Understanding Place is a research project that seeks to explore the relationship between people and place in the Christchurch residential red zone, a 600-hectare area of severely quake-damaged land that once housed over 5000 residents. It sits between a participatory archive and a deep-mapping project, and is centred on the Red Zone Stories app, a tool that enables people to capture and share their stories about the red zone, to speak to things that are important to them at a community level, and produce a cultural layer on the map. Rather than the traditional approach of well-defined survey questions, Red Zone Stories follows Presner, Shepard, and Kawano (2014) in offering an open-ended prompt and allowing the participant to respond to the red zone on their own terms. The University of Canterbury has well-established procedures to ensure research is carried out ethically, but using an app to collect data raised new ethical questions that hadn’t been considered before at UC. What does a consent form look like in the context of an app? How do you protect the privacy both of your participants and of other people around them when you’re giving them free rein to create their own data? How do you amplify the voices of the elderly and disadvantaged, when they are the people least likely to own a smart phone? In this paper we discuss these and other ethical dilemmas we faced, and the solutions we found. Presner, T. S., Shepard, D., & Kawano, Y. (2014). HyperCities : thick mapping in the digital humanities. Cambridge, Massachusetts: Harvard University Press.

Speakers
SH

Samuel Hope

Univeristy of Canterbury Arts Digital Lab
avatar for Jennifer Middendorf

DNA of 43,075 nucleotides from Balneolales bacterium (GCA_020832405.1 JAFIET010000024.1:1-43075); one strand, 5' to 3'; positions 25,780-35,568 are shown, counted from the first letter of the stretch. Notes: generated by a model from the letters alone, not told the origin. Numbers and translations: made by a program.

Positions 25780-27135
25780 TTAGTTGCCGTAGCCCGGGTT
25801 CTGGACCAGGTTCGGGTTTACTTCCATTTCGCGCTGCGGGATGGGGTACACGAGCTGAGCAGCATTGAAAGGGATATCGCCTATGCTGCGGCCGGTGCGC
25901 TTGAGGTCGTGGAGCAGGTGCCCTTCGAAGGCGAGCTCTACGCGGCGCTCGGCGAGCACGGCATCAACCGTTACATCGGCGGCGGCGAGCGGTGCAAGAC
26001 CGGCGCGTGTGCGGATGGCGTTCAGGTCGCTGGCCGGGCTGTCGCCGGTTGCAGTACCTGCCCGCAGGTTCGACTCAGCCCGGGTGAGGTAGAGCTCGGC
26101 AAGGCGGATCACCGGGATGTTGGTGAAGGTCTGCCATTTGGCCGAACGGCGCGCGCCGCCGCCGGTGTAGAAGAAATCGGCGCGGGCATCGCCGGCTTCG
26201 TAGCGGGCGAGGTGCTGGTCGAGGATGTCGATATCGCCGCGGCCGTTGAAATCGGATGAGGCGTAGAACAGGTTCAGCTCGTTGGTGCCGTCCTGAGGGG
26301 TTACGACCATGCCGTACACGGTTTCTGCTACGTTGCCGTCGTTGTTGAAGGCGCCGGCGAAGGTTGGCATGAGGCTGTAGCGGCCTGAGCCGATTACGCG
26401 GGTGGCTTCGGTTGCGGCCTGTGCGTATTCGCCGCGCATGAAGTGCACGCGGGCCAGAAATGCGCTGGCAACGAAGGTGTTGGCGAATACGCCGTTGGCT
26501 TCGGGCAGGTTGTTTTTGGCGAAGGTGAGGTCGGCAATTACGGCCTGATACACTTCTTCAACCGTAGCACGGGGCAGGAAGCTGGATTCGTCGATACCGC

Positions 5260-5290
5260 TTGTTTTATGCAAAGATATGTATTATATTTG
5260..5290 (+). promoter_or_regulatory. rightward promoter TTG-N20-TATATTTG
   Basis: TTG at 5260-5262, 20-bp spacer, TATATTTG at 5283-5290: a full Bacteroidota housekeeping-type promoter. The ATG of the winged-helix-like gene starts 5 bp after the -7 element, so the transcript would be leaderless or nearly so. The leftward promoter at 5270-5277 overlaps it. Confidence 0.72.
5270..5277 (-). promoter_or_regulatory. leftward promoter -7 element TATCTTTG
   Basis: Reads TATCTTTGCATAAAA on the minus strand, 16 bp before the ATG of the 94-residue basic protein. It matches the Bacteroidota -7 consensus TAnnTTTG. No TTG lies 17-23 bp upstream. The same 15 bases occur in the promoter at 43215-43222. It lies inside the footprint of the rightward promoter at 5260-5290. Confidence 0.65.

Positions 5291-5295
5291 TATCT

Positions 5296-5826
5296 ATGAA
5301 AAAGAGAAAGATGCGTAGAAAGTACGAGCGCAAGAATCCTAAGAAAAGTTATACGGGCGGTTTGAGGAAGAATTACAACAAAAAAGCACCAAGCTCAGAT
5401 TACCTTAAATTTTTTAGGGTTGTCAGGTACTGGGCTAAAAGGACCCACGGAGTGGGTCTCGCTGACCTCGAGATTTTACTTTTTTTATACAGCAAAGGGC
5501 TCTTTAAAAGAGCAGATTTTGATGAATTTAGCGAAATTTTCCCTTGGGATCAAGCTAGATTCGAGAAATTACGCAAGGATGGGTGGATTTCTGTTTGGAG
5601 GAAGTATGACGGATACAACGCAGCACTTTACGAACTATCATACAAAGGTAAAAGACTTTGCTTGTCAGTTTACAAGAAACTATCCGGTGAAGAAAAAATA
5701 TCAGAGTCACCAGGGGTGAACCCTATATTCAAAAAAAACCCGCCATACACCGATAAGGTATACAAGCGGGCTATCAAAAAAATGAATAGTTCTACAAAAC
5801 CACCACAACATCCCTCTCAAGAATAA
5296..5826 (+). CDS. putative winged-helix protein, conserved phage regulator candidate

Jennifer Middendorf

Manager, University of Canterbury Arts Digital Lab
Jennifer manages UC's Arts Digital Lab, and has contributed to many of the Lab's major projects, including CEISMIC/QuakeStudies (the Canterbury Earthquakes digital archive), Understanding Place/Red Zone Stories (mapping stories of Christchurch's residential red zone), the Canterbury... Read More →


Wednesday November 20, 2019 11:00am - 11:25am NZDT
Soundings Theatre Museum of New Zealand Te Papa Tongarewa, Te Aro, Wellington 6011, New Zealand

1:30pm NZDT

GLAM to the power of "x": The future of memory
Interested in knowing where GLAM can take us all? What are the implications in adopting the GLAM paradigm mean for the future of memory? What would the GLAMtopian Archive look like? Gionni explores these ideas through the experiences and experiments undertaken across the past three years at the University of Newcastle's Cultural Collections GLAMx (GLAM to the power of "x") Lab, placing our students in contact with all forms of human expression, and collaborative professional expertise, across deep time, and its resultant expression across a myriad of digital and 3D VR forms for emergent educational and entertainment purposes.